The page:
https://www.youtube.com/shorts/EaFovmt0JUs – a short video of Robert Phelps working on some paintings. I decided to include this video as it shows that he likes to use his fingers to apply paint as well as brushes which I think is a really interesting method as it can add texture and make the artist literally a part of their work. I also found out through the description of the video that he likes to experiment with ‘alla prima painting’ which is a wet on wet paint technique that allows you to produce work in a spontaneous style without too much perfectionism.
Robert Phelps also has an art Etsy account – https://www.etsy.com/shop/RobertPhelpsArt – in which he sells his artworks in a range of forms, including the original paintings as well as prints of his paintings in the form of good quality prints, t-shirts, stickers, mugs, phone cases and tote bags. This is interesting as it could be something I can explore in the future provided enough people are interested in my work and I make myself present in the art world.
In the above image, I find the image on the far right quite interesting with a real cat being behind the painting. Although a different cat entirely from the one in the painting, I find this playful photo has a good composition and brings the painting into the real world. Although I doubt I would be able to take photos like this with my own paintings due to farm animals tending to nibble on whatever they can get access to, I still found this particularly interesting and is something I could explore if I were to focus on more chilled animals.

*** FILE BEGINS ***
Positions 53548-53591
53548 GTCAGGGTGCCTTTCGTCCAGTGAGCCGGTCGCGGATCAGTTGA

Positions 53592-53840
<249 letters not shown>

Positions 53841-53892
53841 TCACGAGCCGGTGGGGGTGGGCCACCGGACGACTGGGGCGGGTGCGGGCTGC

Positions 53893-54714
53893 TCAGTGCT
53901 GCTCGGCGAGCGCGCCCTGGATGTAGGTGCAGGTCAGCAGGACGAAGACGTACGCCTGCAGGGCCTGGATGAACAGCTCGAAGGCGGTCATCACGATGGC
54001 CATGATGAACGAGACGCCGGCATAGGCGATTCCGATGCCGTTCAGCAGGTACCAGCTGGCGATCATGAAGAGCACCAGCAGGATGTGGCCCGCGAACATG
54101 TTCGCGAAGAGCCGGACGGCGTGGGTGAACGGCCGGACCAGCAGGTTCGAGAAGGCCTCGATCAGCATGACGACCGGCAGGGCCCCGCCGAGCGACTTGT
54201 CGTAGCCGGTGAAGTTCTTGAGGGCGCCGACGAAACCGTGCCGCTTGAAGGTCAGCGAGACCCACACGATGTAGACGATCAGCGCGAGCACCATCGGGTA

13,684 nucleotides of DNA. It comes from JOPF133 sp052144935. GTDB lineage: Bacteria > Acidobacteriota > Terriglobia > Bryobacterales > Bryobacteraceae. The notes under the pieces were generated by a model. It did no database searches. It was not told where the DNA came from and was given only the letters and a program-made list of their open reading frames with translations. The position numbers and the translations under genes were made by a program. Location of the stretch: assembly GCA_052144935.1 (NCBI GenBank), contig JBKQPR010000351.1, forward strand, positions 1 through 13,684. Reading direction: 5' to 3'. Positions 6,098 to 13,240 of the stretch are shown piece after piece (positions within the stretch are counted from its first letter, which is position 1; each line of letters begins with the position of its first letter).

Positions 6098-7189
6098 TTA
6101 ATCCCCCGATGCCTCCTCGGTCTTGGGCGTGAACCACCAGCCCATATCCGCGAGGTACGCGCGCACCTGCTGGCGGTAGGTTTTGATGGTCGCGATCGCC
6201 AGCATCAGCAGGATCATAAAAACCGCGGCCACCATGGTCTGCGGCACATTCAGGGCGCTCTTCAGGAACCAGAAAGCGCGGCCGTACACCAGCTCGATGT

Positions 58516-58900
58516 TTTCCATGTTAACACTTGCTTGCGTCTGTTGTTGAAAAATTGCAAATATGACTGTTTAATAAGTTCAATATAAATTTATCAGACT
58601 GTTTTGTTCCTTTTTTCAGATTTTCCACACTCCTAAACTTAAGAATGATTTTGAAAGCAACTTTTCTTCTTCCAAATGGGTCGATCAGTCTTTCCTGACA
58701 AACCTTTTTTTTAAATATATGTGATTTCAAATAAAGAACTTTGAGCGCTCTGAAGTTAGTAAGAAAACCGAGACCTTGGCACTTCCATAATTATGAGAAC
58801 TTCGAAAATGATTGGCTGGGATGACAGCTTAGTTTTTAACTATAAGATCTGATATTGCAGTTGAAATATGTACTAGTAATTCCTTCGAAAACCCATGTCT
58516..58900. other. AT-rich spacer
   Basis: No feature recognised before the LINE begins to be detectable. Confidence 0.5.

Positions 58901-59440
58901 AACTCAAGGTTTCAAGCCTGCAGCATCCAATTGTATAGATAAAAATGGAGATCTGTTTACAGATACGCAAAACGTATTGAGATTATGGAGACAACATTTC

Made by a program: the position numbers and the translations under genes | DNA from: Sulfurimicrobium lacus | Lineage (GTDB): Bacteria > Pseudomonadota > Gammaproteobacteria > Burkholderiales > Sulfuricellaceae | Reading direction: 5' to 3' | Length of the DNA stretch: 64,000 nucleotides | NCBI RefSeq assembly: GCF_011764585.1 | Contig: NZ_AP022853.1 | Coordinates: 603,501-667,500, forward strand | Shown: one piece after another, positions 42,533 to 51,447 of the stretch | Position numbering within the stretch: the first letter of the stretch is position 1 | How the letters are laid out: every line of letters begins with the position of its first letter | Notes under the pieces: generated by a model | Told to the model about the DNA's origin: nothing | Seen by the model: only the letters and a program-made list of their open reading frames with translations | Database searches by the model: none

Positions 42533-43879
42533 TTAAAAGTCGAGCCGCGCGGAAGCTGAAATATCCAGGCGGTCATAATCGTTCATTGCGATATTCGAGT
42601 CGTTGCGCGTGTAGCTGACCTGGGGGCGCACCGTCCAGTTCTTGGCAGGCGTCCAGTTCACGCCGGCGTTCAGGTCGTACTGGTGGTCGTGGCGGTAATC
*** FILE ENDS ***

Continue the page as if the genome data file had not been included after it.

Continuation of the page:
Since I don’t have a lot of experience selling any of my work or items with my designs printed onto them in my professional practice, looking at the ways artists such as Robert Phelps is informative and educative and gives me an idea of how I could price my own work, although this does differ artist to artist.
For this sort of business to work, I feel that you need to have a lot of social media presence and have a good following of your work to know that people would actually buy them. As well as this, I would have to factor in being able to afford materials or getting another company to do the different prints for me so I feel that if I ever explore having a small business, this will be a venture in the future when I have enough money to feel stable to keep it afloat and enough time to dedicate myself to it.
How Robert Phelps’s work is influencing my work:
- I am fascinated by Robert Phelps’s use of colour as colour is a vital aspect of my project and finding artists to influence me helps a lot in deciding colour palettes
- The subject matter of Robert Phelp’s work is also relevant, particularly his paintings of farm animals – in particular goats. The additions of fences and enclosures are very interesting in the context of my work as it seems as though Robert Phelps likes to explore animals’ emotions in enclosures similarly to what I am hoping to achieve in my work
- The gaze of the goats is effective as they are looking directly at the viewer/staring which is a concept that I am interested in as it evokes a lot of emotion in the viewer and creates a connection between the subject animal and the viewer. I am intrigued by the different ways people can be affected by paintings and how an image can drastically affect or not affect the viewer at all